Researchers from Assurex Health and the Mayo Clinic have jointly published data in Pharmacogenetics and Genomics showing that when doctors used the GeneSight pharmacogenomic test to personalize depression treatment for patients they experienced a greater decrease in depressive symptoms compare to given drugs based on standard of care empiric prescribing.
The prospectively designed, eight-week clinical trial involved more than 200 patients, who were placed into either a PGx-guided arm or a standard of care arm. For all study participants, researchers used GeneSight to categorize 26 antidepressants and antipsychotics into green (likely to benefit based on genomic profile), yellow, and red (unlikely to benefit based on genomic profile) categories. However, those in the standard of care arm were blinded to their pharmacogenomic information until the end of the study.
"Significantly greater reductions in symptoms were observed for the GeneSight-guided group using multiple symptom rating scales completed by both clinicians and patients," Assurex said in a statement announcing publication of the study. "Participants in the GeneSight-guided group experienced an overall greater than two-fold improvement in both symptoms and likelihood to achieve remission."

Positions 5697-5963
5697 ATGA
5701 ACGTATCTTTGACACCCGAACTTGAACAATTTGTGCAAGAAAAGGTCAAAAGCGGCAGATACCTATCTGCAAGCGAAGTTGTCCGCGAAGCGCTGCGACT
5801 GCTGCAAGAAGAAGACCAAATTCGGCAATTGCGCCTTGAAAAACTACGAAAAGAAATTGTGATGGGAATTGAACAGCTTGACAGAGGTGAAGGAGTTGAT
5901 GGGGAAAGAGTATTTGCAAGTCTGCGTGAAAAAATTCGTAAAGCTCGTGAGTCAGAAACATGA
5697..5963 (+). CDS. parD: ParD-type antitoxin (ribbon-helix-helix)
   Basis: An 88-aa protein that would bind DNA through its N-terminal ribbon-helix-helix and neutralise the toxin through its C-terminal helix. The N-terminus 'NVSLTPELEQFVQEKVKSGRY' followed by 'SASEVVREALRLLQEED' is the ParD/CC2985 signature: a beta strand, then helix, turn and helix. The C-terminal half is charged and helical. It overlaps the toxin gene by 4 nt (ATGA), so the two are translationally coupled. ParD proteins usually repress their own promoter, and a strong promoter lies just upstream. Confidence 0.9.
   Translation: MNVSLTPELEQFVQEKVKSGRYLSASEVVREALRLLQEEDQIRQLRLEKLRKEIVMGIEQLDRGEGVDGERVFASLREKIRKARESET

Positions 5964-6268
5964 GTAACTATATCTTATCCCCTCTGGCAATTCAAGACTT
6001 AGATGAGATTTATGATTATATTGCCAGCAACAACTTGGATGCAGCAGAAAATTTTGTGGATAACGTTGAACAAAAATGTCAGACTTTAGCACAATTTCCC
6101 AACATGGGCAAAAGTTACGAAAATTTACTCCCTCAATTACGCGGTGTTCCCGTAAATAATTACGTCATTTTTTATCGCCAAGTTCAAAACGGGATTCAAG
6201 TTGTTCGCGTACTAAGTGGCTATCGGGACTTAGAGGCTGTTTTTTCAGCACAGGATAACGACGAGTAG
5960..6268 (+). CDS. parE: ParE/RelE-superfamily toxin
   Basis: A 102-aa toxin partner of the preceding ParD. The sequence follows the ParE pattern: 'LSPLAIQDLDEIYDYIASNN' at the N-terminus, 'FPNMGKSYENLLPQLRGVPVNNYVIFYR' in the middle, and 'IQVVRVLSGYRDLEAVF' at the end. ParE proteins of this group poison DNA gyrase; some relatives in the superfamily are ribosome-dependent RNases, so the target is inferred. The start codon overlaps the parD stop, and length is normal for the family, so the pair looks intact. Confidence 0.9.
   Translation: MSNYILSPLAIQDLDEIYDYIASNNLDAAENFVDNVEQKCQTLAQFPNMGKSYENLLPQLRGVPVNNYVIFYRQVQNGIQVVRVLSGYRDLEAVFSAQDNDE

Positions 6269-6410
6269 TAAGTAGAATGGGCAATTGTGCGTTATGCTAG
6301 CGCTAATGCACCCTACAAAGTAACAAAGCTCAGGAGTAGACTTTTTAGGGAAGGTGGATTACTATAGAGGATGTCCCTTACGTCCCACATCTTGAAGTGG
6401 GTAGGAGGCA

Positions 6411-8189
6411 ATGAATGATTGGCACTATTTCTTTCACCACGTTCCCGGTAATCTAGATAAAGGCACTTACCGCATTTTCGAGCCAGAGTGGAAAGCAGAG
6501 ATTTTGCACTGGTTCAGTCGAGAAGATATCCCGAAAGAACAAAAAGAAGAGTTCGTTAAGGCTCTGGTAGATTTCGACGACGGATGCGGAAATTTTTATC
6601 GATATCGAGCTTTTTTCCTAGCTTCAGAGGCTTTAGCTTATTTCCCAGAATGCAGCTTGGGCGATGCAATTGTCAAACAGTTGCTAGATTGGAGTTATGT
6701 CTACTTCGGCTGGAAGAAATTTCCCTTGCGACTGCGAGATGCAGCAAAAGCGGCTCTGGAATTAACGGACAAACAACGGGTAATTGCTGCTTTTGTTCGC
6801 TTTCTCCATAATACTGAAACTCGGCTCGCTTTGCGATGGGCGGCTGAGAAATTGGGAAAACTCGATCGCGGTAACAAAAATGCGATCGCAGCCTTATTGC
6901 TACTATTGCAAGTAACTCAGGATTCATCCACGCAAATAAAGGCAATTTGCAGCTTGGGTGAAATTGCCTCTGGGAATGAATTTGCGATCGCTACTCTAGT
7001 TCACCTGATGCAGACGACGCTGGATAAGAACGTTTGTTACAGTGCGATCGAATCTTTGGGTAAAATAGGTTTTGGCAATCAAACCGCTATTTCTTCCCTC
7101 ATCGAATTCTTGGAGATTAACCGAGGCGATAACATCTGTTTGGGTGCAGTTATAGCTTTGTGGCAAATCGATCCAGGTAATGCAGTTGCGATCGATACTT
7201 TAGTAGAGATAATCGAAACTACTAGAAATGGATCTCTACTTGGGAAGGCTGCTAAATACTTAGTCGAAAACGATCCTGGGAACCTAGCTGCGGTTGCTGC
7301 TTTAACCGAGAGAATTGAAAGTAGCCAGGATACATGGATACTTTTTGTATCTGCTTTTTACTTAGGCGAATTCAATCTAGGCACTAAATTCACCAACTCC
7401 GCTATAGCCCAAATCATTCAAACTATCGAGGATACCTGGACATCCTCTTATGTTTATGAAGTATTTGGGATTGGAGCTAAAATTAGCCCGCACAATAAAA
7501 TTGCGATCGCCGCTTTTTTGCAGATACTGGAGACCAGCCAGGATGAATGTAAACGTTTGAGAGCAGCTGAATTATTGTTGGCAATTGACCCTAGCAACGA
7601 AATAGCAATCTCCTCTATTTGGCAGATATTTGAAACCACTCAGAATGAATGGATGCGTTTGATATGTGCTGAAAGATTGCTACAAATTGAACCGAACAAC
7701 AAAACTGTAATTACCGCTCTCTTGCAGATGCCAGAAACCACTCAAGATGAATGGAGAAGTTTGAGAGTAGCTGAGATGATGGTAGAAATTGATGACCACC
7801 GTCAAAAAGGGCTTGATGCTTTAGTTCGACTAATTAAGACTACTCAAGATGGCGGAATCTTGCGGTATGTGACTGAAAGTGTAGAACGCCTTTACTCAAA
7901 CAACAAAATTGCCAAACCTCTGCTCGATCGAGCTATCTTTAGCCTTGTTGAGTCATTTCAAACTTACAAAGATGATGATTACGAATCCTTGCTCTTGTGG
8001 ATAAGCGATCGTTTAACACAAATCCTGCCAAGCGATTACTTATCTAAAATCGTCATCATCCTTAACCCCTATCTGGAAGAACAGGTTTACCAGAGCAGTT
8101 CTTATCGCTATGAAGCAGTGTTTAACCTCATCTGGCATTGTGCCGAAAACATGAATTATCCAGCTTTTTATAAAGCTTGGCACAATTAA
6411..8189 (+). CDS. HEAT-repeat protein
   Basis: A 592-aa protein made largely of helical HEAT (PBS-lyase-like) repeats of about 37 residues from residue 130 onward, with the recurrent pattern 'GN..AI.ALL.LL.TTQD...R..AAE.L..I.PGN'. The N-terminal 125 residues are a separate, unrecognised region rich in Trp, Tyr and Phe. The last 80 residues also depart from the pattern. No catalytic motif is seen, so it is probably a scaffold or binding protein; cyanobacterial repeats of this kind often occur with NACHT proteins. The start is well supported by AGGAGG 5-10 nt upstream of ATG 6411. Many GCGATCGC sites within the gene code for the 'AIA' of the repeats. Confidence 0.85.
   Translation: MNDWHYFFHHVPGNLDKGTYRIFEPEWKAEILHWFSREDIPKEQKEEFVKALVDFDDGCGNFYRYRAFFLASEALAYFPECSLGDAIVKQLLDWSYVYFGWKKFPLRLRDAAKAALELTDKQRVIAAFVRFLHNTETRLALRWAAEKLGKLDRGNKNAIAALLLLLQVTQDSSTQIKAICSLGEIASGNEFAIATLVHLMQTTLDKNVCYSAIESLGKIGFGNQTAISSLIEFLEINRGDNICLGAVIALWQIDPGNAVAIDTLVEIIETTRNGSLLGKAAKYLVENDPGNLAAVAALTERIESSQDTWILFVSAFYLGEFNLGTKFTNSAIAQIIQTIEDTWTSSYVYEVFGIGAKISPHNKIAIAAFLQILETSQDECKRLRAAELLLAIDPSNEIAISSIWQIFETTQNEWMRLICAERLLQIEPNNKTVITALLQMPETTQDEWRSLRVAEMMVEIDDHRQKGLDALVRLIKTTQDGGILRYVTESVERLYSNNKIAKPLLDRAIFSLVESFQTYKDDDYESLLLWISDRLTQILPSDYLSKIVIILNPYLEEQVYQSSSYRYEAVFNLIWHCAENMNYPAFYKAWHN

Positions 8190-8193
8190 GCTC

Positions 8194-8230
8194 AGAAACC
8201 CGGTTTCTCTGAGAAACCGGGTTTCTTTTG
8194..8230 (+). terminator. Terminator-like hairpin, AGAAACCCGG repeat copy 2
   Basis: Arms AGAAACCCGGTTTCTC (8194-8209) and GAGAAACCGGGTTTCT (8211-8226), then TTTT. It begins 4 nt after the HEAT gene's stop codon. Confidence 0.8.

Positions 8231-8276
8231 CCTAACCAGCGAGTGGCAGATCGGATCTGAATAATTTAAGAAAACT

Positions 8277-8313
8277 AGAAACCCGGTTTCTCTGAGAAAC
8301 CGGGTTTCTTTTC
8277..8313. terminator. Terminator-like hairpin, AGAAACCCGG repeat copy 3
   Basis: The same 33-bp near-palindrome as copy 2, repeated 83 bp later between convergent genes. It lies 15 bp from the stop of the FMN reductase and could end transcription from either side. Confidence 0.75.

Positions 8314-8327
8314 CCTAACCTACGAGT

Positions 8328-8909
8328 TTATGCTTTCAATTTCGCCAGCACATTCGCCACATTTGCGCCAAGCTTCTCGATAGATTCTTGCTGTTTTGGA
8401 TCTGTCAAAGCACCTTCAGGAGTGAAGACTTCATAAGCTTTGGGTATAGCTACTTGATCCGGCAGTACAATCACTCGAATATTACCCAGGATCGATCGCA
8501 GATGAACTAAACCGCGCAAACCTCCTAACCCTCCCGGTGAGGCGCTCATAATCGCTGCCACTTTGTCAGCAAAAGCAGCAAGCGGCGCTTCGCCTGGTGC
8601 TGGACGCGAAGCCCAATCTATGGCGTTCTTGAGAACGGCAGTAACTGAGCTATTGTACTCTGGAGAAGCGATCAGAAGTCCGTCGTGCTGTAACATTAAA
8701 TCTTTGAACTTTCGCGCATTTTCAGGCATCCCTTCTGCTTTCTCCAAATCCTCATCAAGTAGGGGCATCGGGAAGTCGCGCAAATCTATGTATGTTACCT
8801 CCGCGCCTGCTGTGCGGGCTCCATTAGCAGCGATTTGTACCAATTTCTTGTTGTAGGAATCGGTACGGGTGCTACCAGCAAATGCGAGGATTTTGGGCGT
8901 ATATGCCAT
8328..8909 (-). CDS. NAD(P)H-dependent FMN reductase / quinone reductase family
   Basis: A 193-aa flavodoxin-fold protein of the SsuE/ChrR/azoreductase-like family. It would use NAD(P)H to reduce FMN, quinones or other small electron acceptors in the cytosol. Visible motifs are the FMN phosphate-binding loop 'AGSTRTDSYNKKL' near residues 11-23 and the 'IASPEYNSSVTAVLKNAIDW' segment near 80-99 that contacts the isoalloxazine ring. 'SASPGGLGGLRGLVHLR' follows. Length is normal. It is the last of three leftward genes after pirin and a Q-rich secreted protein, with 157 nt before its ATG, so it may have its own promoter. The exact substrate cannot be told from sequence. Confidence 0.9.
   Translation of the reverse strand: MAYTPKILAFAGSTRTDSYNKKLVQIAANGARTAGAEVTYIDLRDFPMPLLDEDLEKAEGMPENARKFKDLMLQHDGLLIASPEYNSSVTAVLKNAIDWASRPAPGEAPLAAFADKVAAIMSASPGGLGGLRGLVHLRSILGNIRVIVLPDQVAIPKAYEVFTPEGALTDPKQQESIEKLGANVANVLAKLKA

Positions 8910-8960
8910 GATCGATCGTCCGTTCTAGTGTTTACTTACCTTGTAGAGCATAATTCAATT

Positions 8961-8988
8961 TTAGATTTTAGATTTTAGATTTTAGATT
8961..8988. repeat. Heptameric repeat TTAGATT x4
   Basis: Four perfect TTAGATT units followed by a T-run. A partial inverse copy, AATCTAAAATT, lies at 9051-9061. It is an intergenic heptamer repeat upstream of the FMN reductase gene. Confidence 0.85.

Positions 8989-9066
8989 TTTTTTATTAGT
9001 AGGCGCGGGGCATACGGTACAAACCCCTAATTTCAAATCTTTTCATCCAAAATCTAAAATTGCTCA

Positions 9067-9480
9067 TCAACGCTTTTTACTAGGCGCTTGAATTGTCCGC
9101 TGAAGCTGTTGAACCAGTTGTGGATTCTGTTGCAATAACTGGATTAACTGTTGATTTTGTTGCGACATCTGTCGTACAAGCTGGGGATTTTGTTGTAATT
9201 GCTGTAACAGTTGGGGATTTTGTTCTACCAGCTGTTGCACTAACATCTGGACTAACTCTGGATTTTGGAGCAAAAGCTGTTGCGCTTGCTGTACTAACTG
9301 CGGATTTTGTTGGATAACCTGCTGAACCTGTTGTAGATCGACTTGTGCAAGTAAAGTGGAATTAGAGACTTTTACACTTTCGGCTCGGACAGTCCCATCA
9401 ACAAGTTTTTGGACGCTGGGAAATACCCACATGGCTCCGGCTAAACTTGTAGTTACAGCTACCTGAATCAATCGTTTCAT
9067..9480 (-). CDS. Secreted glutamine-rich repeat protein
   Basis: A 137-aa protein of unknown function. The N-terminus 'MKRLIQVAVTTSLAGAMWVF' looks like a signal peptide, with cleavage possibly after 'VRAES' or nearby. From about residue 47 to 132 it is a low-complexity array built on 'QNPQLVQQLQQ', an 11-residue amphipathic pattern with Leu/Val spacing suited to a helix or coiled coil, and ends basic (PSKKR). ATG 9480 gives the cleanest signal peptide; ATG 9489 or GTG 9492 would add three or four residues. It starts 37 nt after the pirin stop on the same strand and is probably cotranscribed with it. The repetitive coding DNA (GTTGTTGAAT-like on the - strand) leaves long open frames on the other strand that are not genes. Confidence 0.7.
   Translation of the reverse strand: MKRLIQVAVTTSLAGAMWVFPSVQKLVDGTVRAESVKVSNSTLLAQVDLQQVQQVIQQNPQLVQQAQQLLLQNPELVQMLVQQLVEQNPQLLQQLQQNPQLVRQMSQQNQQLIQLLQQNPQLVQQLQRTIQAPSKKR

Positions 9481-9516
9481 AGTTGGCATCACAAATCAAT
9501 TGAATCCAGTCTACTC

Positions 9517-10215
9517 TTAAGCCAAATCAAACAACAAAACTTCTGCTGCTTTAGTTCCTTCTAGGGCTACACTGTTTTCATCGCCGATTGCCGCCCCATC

Study participants who entered the study on treatments placed in the red or unlikely to benefit category by GeneSight experienced a four-fold improvement in depressive symptoms compared to those in the standard of care arm. GeneSight was also able to accurately identify which drugs the patients would benefit from most.
Additionally, for nearly 94 percent of patients in the PGx-guided treatment arm, doctors used the GeneSight report to adjust drug dosing or to change prescriptions from drugs in the red category to the green category.
According to the study authors, data from this study replicates findings reported last year in Translational Psychiatry. That earlier, smaller trial compared GeneSight-guided prescribing versus standard of care prescribing in patients with major depressive disorder for eight weeks.
Earlier this year, Assurex published data in Translational Psychiatry from a study that showed that patients with depression or anxiety disorders who were on medications GeneSight determined they wouldn't respond to, were on more treatments, had 3-fold greater absence days, and 4-fold greater medical claims than those that the test determined were taking drugs they were more likely to respond to.
Assurex in July launched an updated version of its lead psychiatric PGx planel, GeneSight Psychotropic 2.0. This version can personalize treatments with four additional drugs, covering a total of 36 commonly prescribed pyschotropic medications in the US. Of these drugs, 17 have PGx information in their FDA-approved labels.